Practice this in the mirror, if necessary, until you can scare yourself. Then try it out on a friend for feedback (but warn them what you're doing beforehand!)

Report back and let me know how you're doing...
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ossobuco
 
  1  
Reply Tue 17 Jun, 2003 10:34 pm
Ditto cav, savvy waitress, a mess re present organizing, not a fatal thing with good will going...
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cicerone imposter
 
  1  
Reply Wed 18 Jun, 2003 09:47 am
Eva, Very good instructive talent. I don't need to squint, because my eyes are already squinty. The only problem is, I already scare myself when I look in the mirror. LOL c.i.
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Eva
 
  1  
Reply Wed 18 Jun, 2003 09:56 am
See? You're already halfway there! Smile
0 Replies
 
cavfancier
 
  1  
Reply Wed 18 Jun, 2003 10:06 am
c.i., as is typical of New Orleans cooking, the recipe is over the top! I do like the addition of meringue...a very nice touch. One of my over the top faves is this one from Joachim Splichal from Patina:

Chocolate Croissant Pudding With Wild Turkey Sauce
Recipe by Joachim Splichal of Patina

Yield: Serves 6

Wild Turkey Sauce

1 cup milk
1/2 vanilla bean, halved lengthwise and seeds scraped out
4 large egg yolks
1/4 cup granulated sugar
1 tablespoon Wild Turkey liqueur
In a small saucepan, combine the milk with the vanilla bean and seeds and bring just to a boil. Remove from the heat and allow to infuse for 5 minutes, then strain out the vanilla pod. In an electric mixer or with a whisk, beat the egg yolks together with the sugar until the mixture is pale and thickened. Pour about a quarter of the hot milk into the egg-yolk mixture and mix until well combined, then return the yolk mixture to the pan with the rest of the milk and, over medium-low heat, stir continuously until thickened. Do not allow the mixture to boil. Strain it through a strainer into a clean pan and add Wild Turkey liqueur, to taste. Cool the sauce and refrigerate, covered, until chilled.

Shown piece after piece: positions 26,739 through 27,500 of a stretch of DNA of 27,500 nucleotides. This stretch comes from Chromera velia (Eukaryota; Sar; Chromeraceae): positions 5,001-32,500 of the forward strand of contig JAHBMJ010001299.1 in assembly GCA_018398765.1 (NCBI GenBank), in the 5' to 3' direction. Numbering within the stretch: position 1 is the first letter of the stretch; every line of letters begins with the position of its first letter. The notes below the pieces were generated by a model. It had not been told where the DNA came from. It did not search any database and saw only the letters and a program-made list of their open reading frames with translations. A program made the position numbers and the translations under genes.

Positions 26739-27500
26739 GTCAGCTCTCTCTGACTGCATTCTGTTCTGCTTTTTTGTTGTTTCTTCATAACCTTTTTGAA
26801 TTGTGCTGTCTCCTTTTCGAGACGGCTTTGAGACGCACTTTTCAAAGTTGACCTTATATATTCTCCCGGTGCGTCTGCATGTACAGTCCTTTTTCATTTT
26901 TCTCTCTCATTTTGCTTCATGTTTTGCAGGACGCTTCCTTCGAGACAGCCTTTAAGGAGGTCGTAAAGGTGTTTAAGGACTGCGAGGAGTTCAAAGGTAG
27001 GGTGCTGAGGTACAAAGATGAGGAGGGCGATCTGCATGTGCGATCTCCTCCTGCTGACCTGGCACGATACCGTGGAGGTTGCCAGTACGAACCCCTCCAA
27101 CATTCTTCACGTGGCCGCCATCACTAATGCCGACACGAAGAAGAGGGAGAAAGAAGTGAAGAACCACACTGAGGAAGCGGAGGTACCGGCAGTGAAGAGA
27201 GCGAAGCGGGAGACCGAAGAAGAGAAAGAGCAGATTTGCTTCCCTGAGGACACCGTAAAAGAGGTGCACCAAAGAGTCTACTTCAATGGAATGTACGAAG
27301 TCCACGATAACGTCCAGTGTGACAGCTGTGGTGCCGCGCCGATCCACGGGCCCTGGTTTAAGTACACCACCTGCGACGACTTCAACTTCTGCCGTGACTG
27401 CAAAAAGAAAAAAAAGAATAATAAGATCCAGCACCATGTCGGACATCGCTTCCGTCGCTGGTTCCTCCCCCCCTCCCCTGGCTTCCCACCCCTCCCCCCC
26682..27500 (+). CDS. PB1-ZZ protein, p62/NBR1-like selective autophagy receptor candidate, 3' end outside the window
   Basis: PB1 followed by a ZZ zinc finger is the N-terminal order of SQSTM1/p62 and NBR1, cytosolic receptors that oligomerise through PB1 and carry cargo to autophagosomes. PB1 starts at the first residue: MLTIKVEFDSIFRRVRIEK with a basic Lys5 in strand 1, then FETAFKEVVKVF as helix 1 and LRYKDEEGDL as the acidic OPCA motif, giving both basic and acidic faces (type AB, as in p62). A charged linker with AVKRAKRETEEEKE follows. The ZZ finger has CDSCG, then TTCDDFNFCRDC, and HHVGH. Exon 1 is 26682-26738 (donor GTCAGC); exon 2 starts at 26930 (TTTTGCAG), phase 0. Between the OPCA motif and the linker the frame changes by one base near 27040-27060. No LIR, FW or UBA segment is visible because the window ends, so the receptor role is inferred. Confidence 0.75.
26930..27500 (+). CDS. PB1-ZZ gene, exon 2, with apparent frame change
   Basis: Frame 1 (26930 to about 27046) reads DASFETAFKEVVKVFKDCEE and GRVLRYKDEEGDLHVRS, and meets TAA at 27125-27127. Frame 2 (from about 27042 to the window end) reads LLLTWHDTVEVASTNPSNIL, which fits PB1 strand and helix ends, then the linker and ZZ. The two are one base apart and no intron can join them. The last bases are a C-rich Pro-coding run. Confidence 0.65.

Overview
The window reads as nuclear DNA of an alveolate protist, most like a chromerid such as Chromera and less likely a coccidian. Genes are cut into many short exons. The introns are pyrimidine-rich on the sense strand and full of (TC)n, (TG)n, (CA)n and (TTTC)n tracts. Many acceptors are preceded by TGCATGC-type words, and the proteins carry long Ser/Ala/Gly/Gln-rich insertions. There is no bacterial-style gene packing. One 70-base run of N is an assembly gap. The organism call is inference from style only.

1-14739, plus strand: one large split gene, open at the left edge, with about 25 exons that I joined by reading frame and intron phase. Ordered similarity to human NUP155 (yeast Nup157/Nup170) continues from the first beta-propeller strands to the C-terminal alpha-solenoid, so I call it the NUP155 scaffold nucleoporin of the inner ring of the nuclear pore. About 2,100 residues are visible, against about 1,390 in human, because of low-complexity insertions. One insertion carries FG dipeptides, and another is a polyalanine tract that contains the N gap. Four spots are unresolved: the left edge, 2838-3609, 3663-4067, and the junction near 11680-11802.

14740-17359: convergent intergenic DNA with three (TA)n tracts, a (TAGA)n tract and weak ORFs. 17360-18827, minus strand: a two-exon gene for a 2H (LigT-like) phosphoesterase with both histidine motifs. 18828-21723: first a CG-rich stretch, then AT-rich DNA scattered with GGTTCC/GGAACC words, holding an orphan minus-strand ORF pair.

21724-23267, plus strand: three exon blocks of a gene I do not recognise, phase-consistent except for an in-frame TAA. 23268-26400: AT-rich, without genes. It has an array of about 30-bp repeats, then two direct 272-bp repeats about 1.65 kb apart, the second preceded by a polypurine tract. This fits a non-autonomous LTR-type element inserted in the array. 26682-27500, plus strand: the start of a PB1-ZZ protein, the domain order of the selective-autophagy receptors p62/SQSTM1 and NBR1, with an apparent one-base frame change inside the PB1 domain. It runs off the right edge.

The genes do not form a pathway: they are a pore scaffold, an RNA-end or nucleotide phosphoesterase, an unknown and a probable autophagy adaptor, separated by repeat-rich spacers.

Croissants

4 croissants, cut in half horizontally
Preheat the oven to 350 degrees F. On a baking sheet, toast the croissant halves until golden, about 8 to 10 minutes, watching carefully so that they do not burn. Remove from the oven and when cool, break the croissants up into 1/2-inch pieces and set aside. Reduce the oven temperature to 300 degrees F.

Custard

2 cups heavy cream
1/4 vanilla bean, halved lengthwise and seeds scraped out
5 large egg yolks
1/4 cup plus 2 tablespoons sugar
In a medium saucepan, heat the cream and the vanilla bean together over medium-high heat. Bring the cream to just below boiling point, then remove it from the heat and allow to infuse for 5 minutes. Strain out the vanilla pod. In a medium mixing bowl, whisk the egg yolks and sugar together until the mixture is pale and thickened. Gradually whisk the warm cream into the egg yolks and then return the mixture to a clean saucepan. Over medium-low heat, bring the mixture up to just below a boil, stirring all the time until thickened, and immediately remove it from the heat.

Finishing

8 ounces bittersweet bakers chocolate, cut into 1/2-inch chunks
1 tablespoon powdered sugar
Arrange an equal amount of toasted croissant pieces in each of six 8-ounce ramekins or ovenproof bowls. Distribute the chocolate chunks evenly among the ramekins. Spoon the warm custard over the mixture, pressing down with a fork to be sure all the pieces of croissant are soaked in the custard, and cover each ramekin tightly with aluminum foil. Place the ramekins in a roasting pan and pour in enough very hot water to come halfway up their sides. Bake in the hot oven for 15 to 20 minutes, or until just set, then pierce the foil with a toothpick to release the steam and let stand for 5 minutes before removing the rest of the foil. (Note: At this stage you could cool and refrigerate the puddings for several hours or overnight. Warm them through in a 400-degree F oven for 4 to 5 minutes before serving.)

Dust the top of each warm pudding with a little powdered sugar and serve the chilled sauce in a sauceboat on the side.
0 Replies
 
cicerone imposter
 
  1  
Reply Wed 18 Jun, 2003 11:53 am
cav, That's enough calories for a whole month! It must be worth it. Wink c.i.